FDIC, OCC, NCUA Unbanked Efforts Need More Data, Says GAO
- The Federal Deposit Insurance Corp. (FDIC), the National Credit Union Administration (NCUA), and the Office of the Comptroller of the Currency (OCC) should establish outcome-based performance measures to track progress toward reducing the unbanked population, according to a Government Accountability Office (GAO) Report made public on Monday.
- Nearly 5.4% of American households were unbanked in 2019, meaning they did not have checking or savings accounts with banks or credit unions, the FDIC found. However, this proportion is higher inlow-income, less-educated and non-white households.
- The GAO estimates that an additional 17.9% of U.S. households are underbankedmeaning that although they have opened at least one checking or savings account, they use alternative financial services like check cashing or payday loans, which are often more expensive than banking services.
Overview of the dive:
The GAO has found that while many agencies are trying to increase financial inclusion for Americans, they are simply not collecting enough data to know if their efforts are having the intended effect.
Monday’s report recommends the OCC implement performance metrics that quantify the impact of key efforts, such as the project To reach, on improving access to financial services. Collecting this data would demonstrate and measure results and provide useful information for regulatory decision-making, the GAO said.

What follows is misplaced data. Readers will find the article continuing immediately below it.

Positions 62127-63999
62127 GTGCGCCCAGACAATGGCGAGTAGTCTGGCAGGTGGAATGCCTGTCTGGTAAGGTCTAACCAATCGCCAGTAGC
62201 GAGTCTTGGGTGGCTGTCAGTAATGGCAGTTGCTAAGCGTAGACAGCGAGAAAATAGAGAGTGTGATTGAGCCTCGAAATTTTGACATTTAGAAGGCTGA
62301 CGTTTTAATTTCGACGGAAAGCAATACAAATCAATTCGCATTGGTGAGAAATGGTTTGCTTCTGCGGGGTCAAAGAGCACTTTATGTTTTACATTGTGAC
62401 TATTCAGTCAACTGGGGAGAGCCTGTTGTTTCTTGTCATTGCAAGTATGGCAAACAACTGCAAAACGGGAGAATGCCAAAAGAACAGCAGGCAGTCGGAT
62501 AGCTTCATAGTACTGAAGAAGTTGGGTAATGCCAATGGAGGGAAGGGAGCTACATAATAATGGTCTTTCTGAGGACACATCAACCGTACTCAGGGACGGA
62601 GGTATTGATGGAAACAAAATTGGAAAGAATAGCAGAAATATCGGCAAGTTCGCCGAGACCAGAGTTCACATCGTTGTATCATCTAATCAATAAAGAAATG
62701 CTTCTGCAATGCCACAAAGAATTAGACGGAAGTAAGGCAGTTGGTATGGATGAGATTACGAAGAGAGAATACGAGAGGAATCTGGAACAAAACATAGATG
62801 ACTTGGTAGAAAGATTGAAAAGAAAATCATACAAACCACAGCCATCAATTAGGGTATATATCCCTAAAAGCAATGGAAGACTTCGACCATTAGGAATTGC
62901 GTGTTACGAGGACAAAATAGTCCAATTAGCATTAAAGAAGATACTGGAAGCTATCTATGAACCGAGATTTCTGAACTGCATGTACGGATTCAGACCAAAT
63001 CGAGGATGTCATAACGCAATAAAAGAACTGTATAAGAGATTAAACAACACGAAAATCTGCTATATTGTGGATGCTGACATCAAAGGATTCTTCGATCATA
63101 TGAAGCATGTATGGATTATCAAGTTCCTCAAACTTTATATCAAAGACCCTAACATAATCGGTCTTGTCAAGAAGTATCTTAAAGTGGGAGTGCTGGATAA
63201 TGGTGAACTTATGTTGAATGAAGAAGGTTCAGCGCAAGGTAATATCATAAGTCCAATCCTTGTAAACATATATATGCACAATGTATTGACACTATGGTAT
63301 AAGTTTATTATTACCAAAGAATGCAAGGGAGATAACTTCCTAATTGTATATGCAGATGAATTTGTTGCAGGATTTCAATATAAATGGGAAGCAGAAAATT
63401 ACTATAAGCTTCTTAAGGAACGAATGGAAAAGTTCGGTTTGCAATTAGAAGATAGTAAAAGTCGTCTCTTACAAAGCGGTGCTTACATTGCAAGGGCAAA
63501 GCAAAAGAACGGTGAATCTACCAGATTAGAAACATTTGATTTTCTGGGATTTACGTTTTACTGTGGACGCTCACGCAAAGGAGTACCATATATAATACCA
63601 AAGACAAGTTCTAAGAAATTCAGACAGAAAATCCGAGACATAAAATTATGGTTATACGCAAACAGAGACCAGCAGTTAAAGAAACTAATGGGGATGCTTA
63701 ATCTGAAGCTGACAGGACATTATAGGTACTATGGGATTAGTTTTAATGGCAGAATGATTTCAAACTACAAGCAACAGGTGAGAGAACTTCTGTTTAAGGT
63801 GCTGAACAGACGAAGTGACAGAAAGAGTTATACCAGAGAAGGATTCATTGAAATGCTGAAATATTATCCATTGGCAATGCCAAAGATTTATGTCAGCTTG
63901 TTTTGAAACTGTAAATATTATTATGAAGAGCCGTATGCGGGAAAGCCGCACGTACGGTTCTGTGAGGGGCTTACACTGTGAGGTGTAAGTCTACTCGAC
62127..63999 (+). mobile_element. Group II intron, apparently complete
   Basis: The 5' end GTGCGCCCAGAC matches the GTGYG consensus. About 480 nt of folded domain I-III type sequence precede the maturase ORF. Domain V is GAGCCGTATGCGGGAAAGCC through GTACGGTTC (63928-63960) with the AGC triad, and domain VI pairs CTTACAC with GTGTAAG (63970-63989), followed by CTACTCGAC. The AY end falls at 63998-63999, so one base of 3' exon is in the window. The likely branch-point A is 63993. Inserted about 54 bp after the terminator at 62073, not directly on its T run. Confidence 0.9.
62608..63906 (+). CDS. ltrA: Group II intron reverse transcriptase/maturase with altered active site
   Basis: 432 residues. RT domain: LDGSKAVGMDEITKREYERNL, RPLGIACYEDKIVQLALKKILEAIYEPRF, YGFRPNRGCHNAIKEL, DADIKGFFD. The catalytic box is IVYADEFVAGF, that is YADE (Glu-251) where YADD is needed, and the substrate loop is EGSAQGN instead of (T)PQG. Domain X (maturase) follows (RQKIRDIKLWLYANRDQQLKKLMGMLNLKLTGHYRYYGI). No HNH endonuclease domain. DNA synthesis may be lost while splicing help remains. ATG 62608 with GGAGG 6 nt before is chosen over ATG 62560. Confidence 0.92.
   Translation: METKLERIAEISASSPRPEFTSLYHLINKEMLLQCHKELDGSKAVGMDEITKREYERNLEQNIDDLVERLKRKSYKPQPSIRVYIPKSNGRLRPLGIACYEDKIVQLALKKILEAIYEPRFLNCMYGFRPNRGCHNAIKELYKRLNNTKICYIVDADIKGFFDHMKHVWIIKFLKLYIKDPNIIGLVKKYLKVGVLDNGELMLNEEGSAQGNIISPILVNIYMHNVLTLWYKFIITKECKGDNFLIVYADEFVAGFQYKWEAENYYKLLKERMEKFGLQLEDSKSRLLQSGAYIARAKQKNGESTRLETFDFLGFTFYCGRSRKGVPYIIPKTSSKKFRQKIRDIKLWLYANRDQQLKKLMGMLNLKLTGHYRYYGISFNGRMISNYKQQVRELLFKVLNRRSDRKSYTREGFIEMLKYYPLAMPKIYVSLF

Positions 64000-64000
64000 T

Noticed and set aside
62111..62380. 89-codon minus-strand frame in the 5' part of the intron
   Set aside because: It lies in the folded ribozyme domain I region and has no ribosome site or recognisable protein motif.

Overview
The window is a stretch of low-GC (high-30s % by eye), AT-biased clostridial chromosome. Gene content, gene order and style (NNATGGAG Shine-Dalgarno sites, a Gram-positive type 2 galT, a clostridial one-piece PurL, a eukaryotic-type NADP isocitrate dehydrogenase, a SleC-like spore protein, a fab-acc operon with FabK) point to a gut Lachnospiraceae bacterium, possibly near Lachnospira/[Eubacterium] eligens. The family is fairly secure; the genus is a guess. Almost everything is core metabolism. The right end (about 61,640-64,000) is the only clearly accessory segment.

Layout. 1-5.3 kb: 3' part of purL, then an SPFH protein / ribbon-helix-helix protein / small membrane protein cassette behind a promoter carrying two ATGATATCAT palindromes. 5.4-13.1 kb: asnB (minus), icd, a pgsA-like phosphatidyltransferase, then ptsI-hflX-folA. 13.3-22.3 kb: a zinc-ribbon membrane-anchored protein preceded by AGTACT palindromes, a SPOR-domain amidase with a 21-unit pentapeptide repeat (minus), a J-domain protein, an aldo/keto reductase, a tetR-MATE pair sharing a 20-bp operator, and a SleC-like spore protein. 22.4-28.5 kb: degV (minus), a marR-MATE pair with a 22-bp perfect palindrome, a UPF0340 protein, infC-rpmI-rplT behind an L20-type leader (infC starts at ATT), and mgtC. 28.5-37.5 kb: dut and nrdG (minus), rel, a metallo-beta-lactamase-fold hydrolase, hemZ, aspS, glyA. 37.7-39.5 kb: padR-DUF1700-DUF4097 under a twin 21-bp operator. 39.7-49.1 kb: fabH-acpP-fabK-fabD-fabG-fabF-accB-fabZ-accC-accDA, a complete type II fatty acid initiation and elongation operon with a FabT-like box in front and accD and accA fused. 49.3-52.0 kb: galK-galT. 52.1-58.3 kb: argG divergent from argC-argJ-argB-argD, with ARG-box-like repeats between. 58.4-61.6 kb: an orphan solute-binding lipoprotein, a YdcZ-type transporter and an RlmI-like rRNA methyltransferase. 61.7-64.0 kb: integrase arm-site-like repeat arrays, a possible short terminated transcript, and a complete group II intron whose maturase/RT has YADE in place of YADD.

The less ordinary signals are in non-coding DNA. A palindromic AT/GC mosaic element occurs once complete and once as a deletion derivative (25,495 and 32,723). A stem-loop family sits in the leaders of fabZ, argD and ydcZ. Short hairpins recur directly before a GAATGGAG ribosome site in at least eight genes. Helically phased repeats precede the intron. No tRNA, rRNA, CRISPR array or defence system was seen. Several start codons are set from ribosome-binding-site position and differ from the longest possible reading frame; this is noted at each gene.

The part of unbanked and underbanked households is at its lowest level in 30 years, the GAO found. And during that time, low-income, less-educated, non-white households made the greatest strides in increasing their access to banking services, he said.
For example, in 1989, only 56% of black households in the United States had opened a checking or savings account. This figure rose to 86% in 2019. In comparison, 89% of white households had a checking or savings account in 1989 and 95% in 2019.
Some of the main reasons why consumers might avoid using banking services include lack of money, unexpected or high bank charges, distrust of banks, and privacy concerns.
The GAO’s analysis underscores the stark divisions based on differences in income, education levels and race.
About 25% of U.S. households that take home less than $15,000 are unbanked and 22% are underbanked, the agency said, compared to 2% and 18%, respectively, of U.S. households earning more than $30. 000 dollars per year.
Among US households without a high school diploma, 22% are unbanked and 26% are underbanked. In contrast, 5% of US households with a high school diploma (or higher) are unbanked and 18% underbanked, according to the agency.
About 16% of black Americans are unbanked and 31% are underbanked, found the agency. That compares to 14% and 30%, respectively, of Hispanic Americans, while 3% of white Americans are unbankedand 14% are underbanked.
Actions taken by regulators can have a positive or negative effect on the cost and availability of banking services, affecting Americans’ access to and use of these services, according to the report.
Regulations that require consumers to take out overdraft protection can reduce the amount of fees some consumers pay, for example. But on the other hand, regulations that place limits on the interchange fees charged by banks may force banks to increase checking account fees to compensate for this loss of revenue, the agency said.